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Bill would ease rules on marinas

A Senate committee approves a bill exempting marinas from special state reviews of regional impact.

By JULIE HAUSERMAN

© St. Petersburg Times, published April 25, 2001


A Senate committee approves a bill exempting marinas from special state reviews of regional impact.

TALLAHASSEE -- A Senate committee on Tuesday voted to relax the rules that dictate how new marinas are developed in Florida.

Marinas would no longer have to go through the specialized Developments of Regional Impact review, which governs developments that are likely to affect more than one community.

The change -- which a Senate committee tacked onto a larger bill that will overhaul parts of Florida's growth management system -- was criticized by environmentalists.

It signals that the Legislature may make even more changes to Florida's growth laws in the harried final weeks of the session, even though Gov. Jeb Bush has tried to take a narrow approach toward revising growth management this year.

Marina interests and some senators argued that Florida ought to make it easier to build marinas, because boaters help boost the economy.

"Florida is not about restraining or restricting growth," said state Sen. Jim King, R-Jacksonville. "Florida is the land of milk and honey that everyone wants to come to, and they should."

Environmentalists said the change would keep communities from truly gauging the impact a marina might have on a given region, including more traffic on roads and waterways.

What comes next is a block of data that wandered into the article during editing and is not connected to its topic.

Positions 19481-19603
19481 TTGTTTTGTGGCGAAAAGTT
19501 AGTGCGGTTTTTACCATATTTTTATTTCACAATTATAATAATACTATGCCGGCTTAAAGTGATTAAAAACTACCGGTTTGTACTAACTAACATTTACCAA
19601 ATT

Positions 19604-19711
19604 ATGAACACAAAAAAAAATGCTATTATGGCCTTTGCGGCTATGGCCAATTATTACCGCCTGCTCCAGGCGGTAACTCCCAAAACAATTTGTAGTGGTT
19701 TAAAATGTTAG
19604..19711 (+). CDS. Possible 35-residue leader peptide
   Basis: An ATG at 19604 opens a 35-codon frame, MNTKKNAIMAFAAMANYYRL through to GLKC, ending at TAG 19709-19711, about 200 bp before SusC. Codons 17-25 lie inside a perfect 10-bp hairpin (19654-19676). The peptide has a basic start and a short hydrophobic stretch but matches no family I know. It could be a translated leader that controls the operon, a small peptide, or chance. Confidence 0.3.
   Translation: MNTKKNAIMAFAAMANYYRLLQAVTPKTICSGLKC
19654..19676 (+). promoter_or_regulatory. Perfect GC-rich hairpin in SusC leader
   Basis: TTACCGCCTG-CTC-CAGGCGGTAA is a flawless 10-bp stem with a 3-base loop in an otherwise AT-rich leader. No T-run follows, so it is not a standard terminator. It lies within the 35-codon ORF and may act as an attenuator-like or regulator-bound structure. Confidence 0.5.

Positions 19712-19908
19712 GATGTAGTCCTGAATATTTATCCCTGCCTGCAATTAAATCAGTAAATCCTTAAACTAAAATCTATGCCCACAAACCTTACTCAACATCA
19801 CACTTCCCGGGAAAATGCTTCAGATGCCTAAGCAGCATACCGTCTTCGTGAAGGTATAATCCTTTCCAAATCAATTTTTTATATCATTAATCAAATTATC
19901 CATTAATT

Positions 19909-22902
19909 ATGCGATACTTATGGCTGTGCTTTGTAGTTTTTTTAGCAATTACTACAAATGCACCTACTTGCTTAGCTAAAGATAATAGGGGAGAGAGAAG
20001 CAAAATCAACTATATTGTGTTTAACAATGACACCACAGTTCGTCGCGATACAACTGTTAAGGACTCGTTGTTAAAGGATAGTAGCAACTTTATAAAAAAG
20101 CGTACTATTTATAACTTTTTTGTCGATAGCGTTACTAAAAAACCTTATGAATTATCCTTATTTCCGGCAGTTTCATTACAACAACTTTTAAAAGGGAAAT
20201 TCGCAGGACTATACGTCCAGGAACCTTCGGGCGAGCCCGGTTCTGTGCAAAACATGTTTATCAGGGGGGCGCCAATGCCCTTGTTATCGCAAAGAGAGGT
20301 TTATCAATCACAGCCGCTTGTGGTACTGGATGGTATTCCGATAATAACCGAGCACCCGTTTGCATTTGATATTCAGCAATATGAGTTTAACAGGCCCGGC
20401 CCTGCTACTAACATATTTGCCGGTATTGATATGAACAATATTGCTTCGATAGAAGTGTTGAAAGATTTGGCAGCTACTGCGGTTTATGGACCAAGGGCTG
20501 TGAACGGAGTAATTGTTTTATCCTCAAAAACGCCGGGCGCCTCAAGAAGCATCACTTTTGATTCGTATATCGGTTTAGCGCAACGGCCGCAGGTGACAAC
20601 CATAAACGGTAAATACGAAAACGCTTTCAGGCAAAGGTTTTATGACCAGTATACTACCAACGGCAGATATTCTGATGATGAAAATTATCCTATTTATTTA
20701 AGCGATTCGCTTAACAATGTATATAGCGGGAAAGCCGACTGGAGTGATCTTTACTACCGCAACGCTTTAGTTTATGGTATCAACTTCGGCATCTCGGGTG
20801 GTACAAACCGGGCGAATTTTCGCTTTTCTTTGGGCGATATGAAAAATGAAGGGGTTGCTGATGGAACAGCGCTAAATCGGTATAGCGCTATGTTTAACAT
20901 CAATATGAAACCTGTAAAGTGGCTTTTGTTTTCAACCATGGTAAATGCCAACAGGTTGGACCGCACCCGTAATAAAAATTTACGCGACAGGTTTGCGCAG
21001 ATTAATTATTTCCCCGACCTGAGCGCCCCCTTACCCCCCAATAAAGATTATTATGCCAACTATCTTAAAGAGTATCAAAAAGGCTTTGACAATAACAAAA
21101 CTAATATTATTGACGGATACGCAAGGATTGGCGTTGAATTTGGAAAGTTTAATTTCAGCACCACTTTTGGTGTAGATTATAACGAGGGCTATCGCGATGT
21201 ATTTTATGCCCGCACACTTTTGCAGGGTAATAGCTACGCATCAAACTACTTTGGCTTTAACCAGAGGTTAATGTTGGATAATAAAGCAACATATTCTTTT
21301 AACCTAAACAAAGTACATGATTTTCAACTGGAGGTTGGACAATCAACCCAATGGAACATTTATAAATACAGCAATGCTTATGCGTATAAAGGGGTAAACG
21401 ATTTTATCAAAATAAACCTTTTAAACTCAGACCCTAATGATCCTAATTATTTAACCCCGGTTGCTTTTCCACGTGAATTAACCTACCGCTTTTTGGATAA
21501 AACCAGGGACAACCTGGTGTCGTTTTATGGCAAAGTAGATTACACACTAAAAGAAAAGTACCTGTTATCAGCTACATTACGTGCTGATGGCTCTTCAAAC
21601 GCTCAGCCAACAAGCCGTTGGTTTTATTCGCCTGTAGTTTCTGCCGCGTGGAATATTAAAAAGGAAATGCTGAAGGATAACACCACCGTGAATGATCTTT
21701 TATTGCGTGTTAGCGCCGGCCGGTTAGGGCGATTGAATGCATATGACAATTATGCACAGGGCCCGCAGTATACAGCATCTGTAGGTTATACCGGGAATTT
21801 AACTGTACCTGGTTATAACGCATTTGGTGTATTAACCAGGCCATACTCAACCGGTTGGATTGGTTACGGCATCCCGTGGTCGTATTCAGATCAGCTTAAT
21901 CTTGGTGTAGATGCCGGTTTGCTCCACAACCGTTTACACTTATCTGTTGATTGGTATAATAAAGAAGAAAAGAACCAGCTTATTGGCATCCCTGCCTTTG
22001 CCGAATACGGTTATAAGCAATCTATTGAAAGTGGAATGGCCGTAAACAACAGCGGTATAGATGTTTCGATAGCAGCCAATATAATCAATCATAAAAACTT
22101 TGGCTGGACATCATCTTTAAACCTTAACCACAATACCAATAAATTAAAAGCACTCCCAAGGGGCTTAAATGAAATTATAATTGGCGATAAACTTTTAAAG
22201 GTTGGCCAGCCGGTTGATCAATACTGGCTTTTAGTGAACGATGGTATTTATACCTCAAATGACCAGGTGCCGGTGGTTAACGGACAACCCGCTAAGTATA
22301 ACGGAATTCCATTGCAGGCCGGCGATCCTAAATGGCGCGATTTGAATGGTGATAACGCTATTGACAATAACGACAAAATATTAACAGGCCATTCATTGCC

Environmentalists also predicted that the change would open the way for more special-interest amendments on this year's effort to overhaul the state's growth laws. Other industries want to be exempt from state review, too.

"This amounted to a special deal for special interests," said Charles Lee of Audubon of Florida.

Today, the House is expected to propose even more changes to the state's growth management laws.

Bush has tried to keep just two issues on the table: making communities deny developments in areas where schools are overcrowded, and writing a "full cost accounting" formula to determine how much a development will truly cost a community in services.

Some lawmakers want to make more massive changes, including exempting more developments from regional review, paying farmers not to develop their land, and cutting back on state oversight of local planning decisions.

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